Jihad goals

Thought provoking article from the Jamestown Foundation

Jihadis Post Scenario for the Defeat of the United States

On May 14, jihadi forum users posted a scenario for the collapse of the United States and the rise of the Islamic ummah, entitled, "The Next Strikes in the Heart of America, When and How."

The posting outlines a scenario for attacking the United States, although the sheer size of the operation suggests that it is jihadi propaganda and not an actual plan that could be operationalized. The alleged operation is dedicated to Abu Omar al-Baghdadi, the head of the Islamic State of Iraq.

The first stage in the scenario involves multiple terrorist attacks on three major U.S. cities, preferably with nuclear weapons, using an unspecified number of trucks. The scenario places priority on attacking New York City because it is the central artery of the U.S. economy and it would prove that the mujahideen are capable of recurrent attacks on the same target. The second city to attack is Los Angeles, an important West Coast "atheist" city. The third "city" to be attacked is Florida because, they argue, it is an East Coast congregation city and has the Kennedy Space Center (considering the description, the statement's authors probably meant Orlando). While those are the three primary cities for attack, the writers of the document suggest that if the mujahideen wish to expedite the collapse of the United States, they should also conduct attacks in Seattle since it is a strategic border city; Washington, DC, the political center of the United States; and cities in Texas, since the "biggest oil companies" are located there.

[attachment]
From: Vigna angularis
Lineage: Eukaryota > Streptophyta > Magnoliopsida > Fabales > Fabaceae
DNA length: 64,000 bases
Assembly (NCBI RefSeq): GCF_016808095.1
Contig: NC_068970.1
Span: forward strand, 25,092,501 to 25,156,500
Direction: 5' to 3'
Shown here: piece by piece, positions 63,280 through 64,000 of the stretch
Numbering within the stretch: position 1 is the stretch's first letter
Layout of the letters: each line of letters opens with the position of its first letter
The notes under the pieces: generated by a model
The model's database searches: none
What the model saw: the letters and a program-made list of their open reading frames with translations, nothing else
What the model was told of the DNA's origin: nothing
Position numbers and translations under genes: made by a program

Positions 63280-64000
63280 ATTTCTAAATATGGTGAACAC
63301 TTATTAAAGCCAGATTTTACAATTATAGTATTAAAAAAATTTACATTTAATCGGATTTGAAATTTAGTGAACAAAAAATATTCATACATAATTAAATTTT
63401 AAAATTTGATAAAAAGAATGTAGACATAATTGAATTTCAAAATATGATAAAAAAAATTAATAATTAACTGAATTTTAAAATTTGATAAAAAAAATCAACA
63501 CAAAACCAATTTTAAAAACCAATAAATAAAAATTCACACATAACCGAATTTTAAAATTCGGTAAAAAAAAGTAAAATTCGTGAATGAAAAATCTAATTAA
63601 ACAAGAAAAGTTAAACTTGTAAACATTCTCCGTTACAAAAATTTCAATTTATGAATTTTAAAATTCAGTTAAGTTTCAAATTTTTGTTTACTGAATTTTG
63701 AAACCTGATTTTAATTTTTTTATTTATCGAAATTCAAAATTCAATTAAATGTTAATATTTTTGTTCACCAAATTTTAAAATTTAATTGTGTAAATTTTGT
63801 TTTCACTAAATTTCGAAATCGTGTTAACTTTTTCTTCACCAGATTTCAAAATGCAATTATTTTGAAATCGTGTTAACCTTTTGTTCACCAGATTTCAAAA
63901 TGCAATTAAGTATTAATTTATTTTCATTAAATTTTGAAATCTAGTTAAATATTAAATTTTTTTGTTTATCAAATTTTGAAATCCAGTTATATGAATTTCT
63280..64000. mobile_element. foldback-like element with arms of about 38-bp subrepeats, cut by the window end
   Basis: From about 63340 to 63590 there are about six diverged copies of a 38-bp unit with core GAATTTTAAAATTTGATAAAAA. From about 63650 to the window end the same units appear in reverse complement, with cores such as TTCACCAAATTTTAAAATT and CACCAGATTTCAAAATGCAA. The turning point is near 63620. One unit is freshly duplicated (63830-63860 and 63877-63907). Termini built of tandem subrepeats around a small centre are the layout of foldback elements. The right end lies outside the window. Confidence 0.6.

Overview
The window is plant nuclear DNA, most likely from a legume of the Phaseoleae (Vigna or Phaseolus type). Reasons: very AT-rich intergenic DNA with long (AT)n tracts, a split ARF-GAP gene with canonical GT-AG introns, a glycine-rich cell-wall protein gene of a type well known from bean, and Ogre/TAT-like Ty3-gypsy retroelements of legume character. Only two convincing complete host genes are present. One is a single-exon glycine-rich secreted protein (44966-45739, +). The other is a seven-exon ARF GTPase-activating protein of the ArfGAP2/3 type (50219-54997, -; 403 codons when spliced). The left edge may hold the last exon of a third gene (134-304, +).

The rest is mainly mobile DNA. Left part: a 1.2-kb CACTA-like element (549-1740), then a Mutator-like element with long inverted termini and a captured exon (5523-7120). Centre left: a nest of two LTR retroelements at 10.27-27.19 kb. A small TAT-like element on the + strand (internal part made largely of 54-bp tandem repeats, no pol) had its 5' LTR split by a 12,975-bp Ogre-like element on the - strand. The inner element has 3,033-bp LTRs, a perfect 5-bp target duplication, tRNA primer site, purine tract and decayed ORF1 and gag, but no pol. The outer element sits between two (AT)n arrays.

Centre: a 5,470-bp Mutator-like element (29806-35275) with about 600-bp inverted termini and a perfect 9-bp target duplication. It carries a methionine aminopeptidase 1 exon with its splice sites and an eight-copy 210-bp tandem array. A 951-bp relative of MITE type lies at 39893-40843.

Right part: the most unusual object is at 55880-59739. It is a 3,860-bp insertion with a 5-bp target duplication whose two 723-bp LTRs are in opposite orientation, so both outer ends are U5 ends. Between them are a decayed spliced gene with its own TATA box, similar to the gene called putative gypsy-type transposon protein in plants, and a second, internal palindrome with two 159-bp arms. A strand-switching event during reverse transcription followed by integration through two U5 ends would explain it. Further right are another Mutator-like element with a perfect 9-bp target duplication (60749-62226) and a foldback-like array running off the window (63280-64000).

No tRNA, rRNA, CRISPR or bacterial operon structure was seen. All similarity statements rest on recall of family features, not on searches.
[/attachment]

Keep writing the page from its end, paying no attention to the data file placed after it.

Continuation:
According to the writers, the purpose of attacking these specific cities is to cause a sharp decline in the U.S. economy; mass amounts of casualties; the support for the mujahideen by anti-U.S. countries such as Cuba and Venezuela; a decrease in American support for their own government; the withdrawal of the "blasphemous" U.S. military from Islamic territories; mass military desertions; and the inability to fuel U.S. military fighter jets. The document also outlines how the fallout from such large-scale attacks would cause the U.S. military to return to the United States in order to conduct massive relief operations. They refer to the example of how Hurricane Katrina overburdened the U.S. National Guard, calling the hurricane a "Soldier of God."

After such attacks, they argue that the Islamic State of Iraq will seize the opportunity to launch mass strikes on the apostates in the Iraqi military and police, paving the way for the third stage of the scenario: the commencement of the golden era of the triumphant Islamic conquests that includes the implementation of Sharia, the liberation of the Arabian Peninsula, the removal from power of "the U.S. ruling family" in Jordan and, finally, the big march toward Palestine. In the end, even Washington DC will fall to the mujahideen and that will conclude the final stage of Islamic control of the globe.